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The Flora of China logo was designed by Charles Phillip Reay, an architect at Hellmuth, Obata, and Kassabaum, St. Louis. The logo finds its genesis in the joining of a group of nested leaf forms, all except that of Ginko belong to genera extant in both China and North America. The leaves express the similarities of forests that once covered both lands and symbolize the Sino-American botanical collaboration as represented by the joint production of the Flora of China.
Two leaves of Rhododendron form the base of the logo. Upon them rests a Ginkgo biloba leaf.
The curve of the Ginkgo leaf is reflected in its counter, a line which describes the upper of the three lobes of the leaf of the Chinese sweet gum, Liquidambar acalycina.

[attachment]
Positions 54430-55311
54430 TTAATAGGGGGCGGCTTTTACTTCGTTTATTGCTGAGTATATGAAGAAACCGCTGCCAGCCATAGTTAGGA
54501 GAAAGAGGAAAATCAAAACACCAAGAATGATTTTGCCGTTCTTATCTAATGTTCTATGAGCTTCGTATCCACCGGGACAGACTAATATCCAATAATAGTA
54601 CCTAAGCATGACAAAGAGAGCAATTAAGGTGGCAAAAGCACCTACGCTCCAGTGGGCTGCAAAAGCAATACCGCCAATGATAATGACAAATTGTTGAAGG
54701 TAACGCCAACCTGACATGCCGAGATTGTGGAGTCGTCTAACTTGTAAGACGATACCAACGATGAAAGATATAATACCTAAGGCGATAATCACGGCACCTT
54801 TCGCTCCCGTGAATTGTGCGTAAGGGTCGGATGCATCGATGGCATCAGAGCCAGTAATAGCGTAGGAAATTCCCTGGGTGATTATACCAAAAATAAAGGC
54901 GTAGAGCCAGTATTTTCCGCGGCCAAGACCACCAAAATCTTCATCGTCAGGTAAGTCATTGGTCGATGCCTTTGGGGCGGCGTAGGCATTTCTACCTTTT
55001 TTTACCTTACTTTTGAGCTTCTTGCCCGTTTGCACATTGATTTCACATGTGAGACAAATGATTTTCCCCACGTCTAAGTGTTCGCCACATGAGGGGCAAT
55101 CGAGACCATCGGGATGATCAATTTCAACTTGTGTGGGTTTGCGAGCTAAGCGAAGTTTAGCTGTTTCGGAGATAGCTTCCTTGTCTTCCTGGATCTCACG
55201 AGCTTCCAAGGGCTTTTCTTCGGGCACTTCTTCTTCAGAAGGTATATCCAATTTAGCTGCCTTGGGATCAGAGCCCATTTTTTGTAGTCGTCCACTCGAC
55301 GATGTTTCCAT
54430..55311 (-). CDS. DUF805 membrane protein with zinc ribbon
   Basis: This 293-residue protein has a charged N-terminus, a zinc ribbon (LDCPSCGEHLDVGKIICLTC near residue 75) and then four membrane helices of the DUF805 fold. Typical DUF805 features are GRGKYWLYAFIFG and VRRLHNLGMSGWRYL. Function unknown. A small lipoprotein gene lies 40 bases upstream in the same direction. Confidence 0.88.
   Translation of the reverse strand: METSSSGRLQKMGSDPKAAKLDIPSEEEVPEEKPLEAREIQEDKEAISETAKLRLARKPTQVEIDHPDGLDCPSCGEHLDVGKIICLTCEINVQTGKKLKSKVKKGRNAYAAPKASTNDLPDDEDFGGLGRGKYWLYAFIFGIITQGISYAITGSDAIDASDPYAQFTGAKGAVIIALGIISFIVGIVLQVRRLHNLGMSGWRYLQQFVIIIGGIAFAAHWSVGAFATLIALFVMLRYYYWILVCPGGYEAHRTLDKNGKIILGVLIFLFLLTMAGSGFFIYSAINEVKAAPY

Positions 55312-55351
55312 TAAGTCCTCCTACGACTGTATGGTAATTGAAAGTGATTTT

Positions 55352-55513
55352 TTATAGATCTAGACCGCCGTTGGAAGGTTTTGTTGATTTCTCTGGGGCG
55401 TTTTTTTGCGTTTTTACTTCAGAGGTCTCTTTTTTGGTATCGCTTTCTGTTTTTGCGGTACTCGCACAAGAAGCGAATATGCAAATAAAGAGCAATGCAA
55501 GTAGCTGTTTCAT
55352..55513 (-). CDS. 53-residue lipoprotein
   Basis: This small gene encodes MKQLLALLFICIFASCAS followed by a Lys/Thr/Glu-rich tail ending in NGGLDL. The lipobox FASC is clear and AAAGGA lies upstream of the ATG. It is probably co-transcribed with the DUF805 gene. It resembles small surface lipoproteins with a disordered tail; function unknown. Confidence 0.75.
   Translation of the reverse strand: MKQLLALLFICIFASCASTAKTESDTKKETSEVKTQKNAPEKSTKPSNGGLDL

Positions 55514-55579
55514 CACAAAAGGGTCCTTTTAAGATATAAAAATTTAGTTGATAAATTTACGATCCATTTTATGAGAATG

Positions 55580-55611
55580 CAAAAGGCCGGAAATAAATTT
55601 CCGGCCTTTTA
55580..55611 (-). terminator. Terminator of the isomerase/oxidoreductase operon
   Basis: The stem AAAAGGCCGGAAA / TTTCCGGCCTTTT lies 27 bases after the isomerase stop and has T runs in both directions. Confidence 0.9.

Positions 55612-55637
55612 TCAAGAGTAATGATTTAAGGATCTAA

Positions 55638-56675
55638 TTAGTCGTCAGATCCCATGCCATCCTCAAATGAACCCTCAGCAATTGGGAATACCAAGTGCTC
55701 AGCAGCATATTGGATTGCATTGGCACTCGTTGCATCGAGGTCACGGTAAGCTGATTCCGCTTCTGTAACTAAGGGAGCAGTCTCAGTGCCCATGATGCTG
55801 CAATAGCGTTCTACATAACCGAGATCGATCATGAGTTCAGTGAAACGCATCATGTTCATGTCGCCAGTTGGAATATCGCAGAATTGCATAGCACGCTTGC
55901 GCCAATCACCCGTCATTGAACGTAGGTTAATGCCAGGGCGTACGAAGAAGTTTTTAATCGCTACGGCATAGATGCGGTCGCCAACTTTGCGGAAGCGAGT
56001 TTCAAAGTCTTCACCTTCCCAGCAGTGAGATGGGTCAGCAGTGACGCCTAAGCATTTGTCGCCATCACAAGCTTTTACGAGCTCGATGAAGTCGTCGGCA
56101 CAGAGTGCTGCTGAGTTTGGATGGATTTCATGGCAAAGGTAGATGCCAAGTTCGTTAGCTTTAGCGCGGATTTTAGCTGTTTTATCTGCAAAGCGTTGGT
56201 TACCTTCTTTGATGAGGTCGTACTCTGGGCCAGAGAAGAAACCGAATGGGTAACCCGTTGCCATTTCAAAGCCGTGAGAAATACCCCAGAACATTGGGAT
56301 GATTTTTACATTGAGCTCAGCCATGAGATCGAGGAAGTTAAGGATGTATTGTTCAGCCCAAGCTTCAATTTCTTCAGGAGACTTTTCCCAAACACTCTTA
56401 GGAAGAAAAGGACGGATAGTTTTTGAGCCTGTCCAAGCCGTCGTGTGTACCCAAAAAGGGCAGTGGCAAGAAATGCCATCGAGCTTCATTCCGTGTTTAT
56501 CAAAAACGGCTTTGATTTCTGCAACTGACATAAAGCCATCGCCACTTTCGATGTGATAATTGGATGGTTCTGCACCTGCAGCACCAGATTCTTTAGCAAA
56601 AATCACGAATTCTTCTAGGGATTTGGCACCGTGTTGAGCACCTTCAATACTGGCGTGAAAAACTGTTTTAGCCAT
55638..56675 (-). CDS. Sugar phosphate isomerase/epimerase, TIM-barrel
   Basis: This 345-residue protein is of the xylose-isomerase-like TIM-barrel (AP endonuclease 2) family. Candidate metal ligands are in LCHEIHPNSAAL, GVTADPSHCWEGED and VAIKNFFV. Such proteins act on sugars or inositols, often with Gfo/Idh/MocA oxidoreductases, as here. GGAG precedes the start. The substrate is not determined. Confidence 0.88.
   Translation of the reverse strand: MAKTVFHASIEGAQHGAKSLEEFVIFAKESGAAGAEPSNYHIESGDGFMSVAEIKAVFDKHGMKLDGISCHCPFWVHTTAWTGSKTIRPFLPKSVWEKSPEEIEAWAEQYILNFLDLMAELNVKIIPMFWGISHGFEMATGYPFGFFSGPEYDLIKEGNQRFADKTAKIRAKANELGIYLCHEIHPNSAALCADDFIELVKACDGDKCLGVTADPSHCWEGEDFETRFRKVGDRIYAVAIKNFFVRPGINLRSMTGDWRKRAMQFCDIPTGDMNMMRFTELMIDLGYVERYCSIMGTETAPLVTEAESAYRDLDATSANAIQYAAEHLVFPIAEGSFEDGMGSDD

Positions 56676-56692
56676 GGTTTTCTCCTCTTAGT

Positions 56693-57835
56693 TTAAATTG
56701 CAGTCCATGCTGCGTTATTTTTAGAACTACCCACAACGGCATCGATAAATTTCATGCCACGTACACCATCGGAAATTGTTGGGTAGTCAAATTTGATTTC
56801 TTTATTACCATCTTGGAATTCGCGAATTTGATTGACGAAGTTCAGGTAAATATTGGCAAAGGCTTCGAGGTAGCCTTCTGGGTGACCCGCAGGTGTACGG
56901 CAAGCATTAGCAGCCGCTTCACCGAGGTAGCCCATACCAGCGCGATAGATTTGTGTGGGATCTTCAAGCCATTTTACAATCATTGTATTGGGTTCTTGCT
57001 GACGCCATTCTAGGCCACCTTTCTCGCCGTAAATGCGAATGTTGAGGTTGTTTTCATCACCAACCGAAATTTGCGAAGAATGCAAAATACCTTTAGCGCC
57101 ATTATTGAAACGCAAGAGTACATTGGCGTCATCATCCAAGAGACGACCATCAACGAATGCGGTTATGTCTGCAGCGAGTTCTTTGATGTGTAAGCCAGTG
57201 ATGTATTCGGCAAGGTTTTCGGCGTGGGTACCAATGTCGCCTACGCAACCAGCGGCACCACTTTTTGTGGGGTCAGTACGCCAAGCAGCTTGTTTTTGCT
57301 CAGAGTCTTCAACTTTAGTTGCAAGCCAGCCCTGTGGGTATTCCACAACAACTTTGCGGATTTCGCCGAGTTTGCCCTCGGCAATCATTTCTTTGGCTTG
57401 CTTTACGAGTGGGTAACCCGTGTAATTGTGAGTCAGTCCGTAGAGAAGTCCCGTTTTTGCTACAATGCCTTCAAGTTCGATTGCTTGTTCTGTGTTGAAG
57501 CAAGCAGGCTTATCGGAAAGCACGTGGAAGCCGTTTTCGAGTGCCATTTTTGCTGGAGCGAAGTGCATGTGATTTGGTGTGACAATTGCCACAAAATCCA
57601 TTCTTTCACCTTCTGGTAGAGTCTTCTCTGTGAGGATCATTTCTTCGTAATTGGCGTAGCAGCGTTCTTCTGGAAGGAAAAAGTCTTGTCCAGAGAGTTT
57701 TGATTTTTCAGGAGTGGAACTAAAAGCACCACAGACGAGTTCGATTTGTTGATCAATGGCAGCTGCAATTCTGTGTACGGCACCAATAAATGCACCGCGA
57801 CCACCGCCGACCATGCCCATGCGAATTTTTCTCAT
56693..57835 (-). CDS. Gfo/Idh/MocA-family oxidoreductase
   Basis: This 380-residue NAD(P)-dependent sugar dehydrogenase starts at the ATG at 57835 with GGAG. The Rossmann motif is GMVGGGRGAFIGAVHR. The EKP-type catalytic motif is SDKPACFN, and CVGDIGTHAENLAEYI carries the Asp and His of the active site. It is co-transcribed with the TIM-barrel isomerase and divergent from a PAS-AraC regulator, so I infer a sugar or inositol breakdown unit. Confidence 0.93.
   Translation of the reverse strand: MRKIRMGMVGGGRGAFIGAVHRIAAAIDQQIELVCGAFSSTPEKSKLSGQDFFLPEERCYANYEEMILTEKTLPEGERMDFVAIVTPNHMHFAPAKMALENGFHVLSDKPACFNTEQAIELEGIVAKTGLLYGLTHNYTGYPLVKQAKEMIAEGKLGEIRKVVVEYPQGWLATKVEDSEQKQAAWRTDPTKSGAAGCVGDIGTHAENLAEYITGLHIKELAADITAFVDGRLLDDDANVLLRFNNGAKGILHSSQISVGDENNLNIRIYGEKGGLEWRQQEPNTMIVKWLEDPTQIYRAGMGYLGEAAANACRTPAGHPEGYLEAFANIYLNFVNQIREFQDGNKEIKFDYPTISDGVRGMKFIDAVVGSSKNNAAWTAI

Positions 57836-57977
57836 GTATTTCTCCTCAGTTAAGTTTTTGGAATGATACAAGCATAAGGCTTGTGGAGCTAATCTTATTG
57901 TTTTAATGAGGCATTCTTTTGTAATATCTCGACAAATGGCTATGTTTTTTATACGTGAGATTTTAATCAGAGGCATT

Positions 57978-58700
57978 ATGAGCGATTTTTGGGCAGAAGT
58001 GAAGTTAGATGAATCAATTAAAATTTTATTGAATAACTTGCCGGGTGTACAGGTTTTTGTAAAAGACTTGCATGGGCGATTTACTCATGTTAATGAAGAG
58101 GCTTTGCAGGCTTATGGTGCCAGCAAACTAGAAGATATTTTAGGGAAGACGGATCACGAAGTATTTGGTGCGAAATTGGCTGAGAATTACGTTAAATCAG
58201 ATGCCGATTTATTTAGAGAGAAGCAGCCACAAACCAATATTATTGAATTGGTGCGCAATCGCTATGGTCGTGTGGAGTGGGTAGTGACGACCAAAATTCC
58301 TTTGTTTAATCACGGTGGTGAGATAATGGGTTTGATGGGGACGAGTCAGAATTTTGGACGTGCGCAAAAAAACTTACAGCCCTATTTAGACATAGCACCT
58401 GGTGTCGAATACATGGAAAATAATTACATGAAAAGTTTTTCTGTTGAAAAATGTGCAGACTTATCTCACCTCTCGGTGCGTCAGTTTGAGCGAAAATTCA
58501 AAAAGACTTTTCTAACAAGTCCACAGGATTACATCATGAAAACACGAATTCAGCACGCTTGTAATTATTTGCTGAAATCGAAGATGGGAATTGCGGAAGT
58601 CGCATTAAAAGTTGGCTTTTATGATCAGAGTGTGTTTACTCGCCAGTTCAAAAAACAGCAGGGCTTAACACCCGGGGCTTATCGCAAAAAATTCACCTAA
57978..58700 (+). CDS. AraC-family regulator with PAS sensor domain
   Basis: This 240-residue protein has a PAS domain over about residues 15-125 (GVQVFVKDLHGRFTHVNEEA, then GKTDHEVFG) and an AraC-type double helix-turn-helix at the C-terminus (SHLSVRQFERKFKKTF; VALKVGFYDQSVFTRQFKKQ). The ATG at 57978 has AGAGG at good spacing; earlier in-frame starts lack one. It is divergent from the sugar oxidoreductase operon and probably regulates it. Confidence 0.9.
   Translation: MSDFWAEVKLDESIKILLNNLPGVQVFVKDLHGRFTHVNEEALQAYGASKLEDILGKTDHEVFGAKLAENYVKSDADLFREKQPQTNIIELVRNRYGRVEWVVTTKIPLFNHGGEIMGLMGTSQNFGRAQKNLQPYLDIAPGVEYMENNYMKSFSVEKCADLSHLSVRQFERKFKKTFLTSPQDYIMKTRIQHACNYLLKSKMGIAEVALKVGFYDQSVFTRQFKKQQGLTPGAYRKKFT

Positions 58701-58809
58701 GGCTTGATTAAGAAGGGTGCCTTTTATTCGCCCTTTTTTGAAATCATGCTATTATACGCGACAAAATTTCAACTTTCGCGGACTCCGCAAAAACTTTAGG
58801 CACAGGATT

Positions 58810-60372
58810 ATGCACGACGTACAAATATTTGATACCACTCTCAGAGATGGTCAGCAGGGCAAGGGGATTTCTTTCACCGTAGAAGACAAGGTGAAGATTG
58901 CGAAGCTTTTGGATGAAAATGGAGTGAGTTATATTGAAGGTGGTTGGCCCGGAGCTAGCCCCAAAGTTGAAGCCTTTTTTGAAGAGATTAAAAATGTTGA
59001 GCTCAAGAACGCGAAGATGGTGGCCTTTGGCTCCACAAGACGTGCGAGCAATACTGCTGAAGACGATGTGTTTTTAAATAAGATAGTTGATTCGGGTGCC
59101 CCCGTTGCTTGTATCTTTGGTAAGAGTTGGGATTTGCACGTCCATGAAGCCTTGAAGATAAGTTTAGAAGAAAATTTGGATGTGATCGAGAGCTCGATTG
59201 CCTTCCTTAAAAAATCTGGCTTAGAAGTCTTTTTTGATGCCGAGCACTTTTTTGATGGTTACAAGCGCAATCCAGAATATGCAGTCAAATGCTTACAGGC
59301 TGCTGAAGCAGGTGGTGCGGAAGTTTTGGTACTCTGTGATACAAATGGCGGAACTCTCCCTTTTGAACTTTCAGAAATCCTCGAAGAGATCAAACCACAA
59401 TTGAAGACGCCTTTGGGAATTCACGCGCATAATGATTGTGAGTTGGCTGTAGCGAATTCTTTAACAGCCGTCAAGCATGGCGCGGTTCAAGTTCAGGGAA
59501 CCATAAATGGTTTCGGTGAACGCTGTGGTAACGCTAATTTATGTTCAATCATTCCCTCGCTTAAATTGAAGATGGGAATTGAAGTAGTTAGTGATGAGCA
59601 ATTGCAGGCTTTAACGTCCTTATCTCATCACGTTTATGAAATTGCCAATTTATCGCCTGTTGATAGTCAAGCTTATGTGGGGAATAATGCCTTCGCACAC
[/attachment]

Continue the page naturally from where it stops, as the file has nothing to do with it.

The leaf of the Chinese sweet gum is completed by the horizontal lines reaching outward to the edge of the logo and by the curved half circle of the base.
The leaf of the tulip tree, Liriodendron forms the outer line of the logo.
The leaf of the American sweet gum, Liquidambar styraciflua rests within the others. Its upper lobe is formed in the inverted V-shape that rests on the Ginkgo leaf. Its two middle lobes are drawn by the horizontal line and the two inward-moving curved lines. Its lower lobes are coincident with a part of the lines describing the Rhododendron leaf.
"The leaves go from those which are simple to those of increasing complexity. This progression (one, two, three, four, five ...) suggests the growth and expansion of knowledge in systematic botany. In the complexity of the form there is truth: the deeper we look ... the more we will find." - C. P. Reay.
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